We asked some of our writers to tell us what they're expecting from the upcoming NBA playoffs.
Jay Caspian Kang: Miami will go 16-3 in the playoffs, and one of the losses will come to the Bucks. They'll also lose a game to the Knicks and the last one to the Thunder in the Finals. They're the first team since the first Ubuntu Celtics that's going to legitimately intimidate their opponents. The Nets vs. Bulls first-round series will be unwatchable. In the Western Conference, I think we'll see more than 10 different games in which a player scores more than 40 points. Steph Curry, Tony Parker, James Harden, Durant, and Westbrook will all turn in memorable performances. Oh, and this Western Conference playoffs, as a whole, will trend on Twitter every single night. Just so many great matchups and players there. Every series in the Western Conference will go at least six games, but all the top seeds will advance.
In case you were busy recording your sophomore album, It's Hard Out There (On the Road), here's what you missed in sports on Wednesday.
The Chicago Bulls used their strength and rebounding advantage to beat Miami, 101-97, snapping the Heat's 27-game winning streak. After the game, LeBron James complained about the Bulls' physicality and hard fouls: "I believe and I know that a lot of my fouls are not basketball plays." Bulls head coach Tom Thibodeau responded, saying, "I'm soooooo sorry. Reeeeeeallly. I would never tell my guys to be physical in a big game. Especially a brute like Kirk Hinrich. My deeeeeepest apologies."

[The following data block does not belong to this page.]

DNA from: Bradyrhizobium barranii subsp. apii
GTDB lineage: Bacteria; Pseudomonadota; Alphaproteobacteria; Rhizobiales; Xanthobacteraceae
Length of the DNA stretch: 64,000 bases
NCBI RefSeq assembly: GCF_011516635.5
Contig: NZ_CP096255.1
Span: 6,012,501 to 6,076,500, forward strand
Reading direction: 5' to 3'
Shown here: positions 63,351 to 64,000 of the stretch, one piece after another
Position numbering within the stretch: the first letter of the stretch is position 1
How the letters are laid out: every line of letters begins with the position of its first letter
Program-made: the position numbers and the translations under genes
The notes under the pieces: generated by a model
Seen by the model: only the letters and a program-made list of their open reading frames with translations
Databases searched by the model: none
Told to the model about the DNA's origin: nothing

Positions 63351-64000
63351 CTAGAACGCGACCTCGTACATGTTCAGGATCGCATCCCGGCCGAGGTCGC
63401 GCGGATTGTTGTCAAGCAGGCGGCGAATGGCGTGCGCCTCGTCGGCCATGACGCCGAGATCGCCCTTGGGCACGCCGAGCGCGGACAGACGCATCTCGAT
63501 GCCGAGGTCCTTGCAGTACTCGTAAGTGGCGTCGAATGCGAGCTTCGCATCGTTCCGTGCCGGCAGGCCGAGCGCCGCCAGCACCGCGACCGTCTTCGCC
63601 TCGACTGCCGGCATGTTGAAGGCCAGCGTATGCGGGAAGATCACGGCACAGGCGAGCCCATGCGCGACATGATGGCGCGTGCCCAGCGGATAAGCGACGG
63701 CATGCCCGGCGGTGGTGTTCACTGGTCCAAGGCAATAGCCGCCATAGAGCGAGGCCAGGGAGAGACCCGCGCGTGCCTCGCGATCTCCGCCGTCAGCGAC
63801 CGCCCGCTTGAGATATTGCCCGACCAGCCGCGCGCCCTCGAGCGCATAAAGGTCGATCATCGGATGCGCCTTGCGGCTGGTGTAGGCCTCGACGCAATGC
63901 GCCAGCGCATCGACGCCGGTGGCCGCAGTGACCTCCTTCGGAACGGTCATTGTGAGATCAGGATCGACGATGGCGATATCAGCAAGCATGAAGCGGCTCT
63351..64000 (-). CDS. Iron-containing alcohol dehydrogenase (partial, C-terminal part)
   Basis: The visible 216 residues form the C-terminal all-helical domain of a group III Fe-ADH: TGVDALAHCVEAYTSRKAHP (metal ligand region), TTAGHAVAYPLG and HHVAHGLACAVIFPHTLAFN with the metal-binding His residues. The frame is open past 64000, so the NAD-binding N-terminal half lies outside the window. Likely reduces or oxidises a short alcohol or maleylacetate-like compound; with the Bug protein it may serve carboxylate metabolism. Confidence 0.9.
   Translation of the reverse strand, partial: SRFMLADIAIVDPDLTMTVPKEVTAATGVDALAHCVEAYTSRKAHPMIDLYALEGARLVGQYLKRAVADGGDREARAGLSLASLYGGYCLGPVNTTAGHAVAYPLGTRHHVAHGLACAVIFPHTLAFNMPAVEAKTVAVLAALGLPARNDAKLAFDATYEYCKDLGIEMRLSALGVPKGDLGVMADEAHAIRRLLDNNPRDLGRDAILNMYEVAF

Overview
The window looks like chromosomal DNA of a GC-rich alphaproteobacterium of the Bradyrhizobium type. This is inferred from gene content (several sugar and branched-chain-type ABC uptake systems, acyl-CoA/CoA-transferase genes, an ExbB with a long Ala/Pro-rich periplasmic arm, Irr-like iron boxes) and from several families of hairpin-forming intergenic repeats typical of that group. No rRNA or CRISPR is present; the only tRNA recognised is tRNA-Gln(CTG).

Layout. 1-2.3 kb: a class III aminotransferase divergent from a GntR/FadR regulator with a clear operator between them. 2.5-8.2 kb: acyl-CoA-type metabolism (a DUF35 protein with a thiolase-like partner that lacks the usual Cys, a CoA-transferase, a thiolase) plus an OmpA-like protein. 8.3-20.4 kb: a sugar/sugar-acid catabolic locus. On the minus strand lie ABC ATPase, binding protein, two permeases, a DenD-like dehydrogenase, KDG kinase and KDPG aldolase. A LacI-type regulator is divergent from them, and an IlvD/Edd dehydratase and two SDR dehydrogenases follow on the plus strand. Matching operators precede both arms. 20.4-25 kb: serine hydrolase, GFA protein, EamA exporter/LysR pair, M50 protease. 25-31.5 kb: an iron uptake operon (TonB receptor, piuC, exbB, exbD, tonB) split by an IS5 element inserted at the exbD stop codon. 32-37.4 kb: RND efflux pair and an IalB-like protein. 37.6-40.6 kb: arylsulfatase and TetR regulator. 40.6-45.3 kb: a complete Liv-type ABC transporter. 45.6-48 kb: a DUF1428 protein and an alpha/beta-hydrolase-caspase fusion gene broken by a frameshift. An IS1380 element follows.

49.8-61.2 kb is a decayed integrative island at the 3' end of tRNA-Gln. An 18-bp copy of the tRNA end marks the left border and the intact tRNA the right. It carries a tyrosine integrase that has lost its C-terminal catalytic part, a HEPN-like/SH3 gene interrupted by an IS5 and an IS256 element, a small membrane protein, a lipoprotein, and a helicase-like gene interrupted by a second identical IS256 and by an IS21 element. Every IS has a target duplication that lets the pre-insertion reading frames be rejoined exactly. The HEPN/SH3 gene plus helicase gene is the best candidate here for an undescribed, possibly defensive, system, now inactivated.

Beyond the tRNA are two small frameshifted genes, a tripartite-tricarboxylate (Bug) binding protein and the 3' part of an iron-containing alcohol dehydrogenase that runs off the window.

Despite the absence of Metta World Peace, the Los Angeles Lakers beat the Minnesota Timberwolves for the 22nd straight time, 120-117. The game was not without controversy, however, as Ricky Rubio appeared to be fouled by Kobe Bryant on a game-tying 3-point attempt. After the game, Bryant was defiant when asked about the non-call, saying nothing as he pulled down a large map of the world from above his locker and blacked out Spain with a magic marker.
A 22-second summation of what the Boston Celtics face without Kevin Garnett for two weeks:
What that clip shows: A skinny wing player, Iman Shumpert, stealing a rebound from two Boston front-line players who have initial inside position on him. Those two Boston players are Brandon Bass and Jeff Green, and the Celtics have allowed 106.6 points per 100 possessions when they’ve shared the floor, per NBA.com. That would rank 25th overall for the season, which is a problem, since the Celtics as a team have actually allowed 99.8 points per 100 possessions — the sixth-stingiest mark in the league.
Of the 43 two-man player combinations that have logged at least 250 minutes this season for Boston, only the Courtney Lee–Chris Wilcox combo has been worse — and only by a smidgen, at 106.8 points allowed per 100 possessions in about 450 fewer minutes than the Green-Bass combo.